I’ll say that again, for dramatic effect. Damnit.
I want to get this out of the way, so you can skip the rest of this post or read intently, accordingly: I like this record. So there’s that.
Pete Yorn has always been, for better or worse, about three steps behind Ryan Adams on the songwriter career evolution path and frankly, releasing Break Up, an album of duets with a gorgeous Hollywood starlet (Scarlett Johansson), who fancies herself a vocalist isn’t going to set him off that path. Hell, Adams probably recorded an album very similar to this with any number of red carpet bombshells but just didn’t release it. Who knows, who cares?
Point is, Yorn and Johansson aren’t breaking any new ground here by collaborating on a set of infectious, if seemingly half-baked, head-bobbers (M. Ward and Zooey Deschanel did that to great effect last year). So, while Break Up isn’t any sort of singular creative achievement, it is an incredibly enjoyable collection of throwaway pop tunes with just enough braun and emotional resonance that, upon repeated listenings, reveal themselves to be anything but disposable.
This surprising depth is especially evident in “The Relator,” the first single from Break Up. Yorn and Johansson – whose voice has matured a bit since the release of Anywhere I Lay My Head – trade verses over a jittery guitar line bemoaning the death of a relationship. (Get it? The root word of “relationship” is “relate!” When people stop “relating” to one another, their “relationship” suffers!) Is it a groundbreaking revelation? No. But it’s clever enough and deftly performed and, with Yorn and Johansson behind it, the whole thing works. In the end, for what this record is, there’s not a lot more you can ask for.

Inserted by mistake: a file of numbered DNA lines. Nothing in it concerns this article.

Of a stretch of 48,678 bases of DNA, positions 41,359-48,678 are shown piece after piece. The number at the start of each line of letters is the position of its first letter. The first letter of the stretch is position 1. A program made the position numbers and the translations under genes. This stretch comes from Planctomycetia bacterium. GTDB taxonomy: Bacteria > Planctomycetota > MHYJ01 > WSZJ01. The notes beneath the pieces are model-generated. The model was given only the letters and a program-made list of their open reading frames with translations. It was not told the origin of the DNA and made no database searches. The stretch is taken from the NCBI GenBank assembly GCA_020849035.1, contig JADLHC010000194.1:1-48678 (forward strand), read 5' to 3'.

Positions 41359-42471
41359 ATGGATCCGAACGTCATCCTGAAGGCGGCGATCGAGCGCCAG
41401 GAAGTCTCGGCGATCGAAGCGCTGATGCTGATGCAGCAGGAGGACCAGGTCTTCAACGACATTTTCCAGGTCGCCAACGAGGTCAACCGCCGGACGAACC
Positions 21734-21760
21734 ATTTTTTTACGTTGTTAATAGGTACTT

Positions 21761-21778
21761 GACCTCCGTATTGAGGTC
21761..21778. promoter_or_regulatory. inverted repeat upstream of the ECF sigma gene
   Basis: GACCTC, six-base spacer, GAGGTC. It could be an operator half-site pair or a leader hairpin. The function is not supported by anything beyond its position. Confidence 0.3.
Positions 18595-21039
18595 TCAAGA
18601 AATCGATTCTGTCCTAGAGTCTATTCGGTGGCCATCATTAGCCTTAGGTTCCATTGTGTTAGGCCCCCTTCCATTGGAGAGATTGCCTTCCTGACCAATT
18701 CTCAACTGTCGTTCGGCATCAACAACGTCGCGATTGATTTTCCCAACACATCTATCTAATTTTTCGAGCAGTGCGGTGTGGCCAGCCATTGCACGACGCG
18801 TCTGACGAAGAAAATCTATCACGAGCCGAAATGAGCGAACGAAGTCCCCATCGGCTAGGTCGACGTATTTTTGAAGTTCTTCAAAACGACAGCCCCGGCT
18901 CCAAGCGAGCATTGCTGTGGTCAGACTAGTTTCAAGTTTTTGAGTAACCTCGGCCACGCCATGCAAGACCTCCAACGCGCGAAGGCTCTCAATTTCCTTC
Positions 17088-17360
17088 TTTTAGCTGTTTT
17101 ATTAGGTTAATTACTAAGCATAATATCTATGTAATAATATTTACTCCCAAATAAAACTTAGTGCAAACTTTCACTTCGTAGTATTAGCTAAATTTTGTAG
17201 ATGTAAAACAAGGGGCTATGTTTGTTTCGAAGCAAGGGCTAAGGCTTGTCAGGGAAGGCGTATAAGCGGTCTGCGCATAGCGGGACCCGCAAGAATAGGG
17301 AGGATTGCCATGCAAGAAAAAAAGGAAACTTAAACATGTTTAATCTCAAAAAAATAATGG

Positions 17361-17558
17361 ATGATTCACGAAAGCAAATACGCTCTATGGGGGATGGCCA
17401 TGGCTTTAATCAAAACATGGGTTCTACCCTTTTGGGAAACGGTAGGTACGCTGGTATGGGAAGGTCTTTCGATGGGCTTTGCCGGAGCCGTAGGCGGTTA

Now, back to “damnit.” I understand that considering Scarlett Johansson’s music career a worthwhile endeavor isn’t an especially popular opinion and I can understand why it wouldn’t be. But take the following into consideration: 1) Her debut album, a collection of Tom Waits covers (and one original composition that had no business sharing space with Waits’ work) was expertly produced by Dave Sitek, and any vocal shortcomings were buried in the arrangements. 2) Johansson is on hand for Break Up as vocalist only, acting as narrative counterpart to Yorn. She’s hardly out of her depth, she has improved as a vocalist, and she’s not overreaching. Loretta Lynn she ain’t, but Johansson seems to know her limitations and has surrounded herself, thus far, with collaborators who can know how to get the best out of her. There’s something to be said for that.
Break Up is not an “essential” album; it is probably not going to have you reeling in awe, but it is a great reminder that dismissing an album offhand can be a mistake. Such is the beauty of music. There’s great, there’s awful and then, somewhere in between, there are these pleasant surprises that keep us coming back.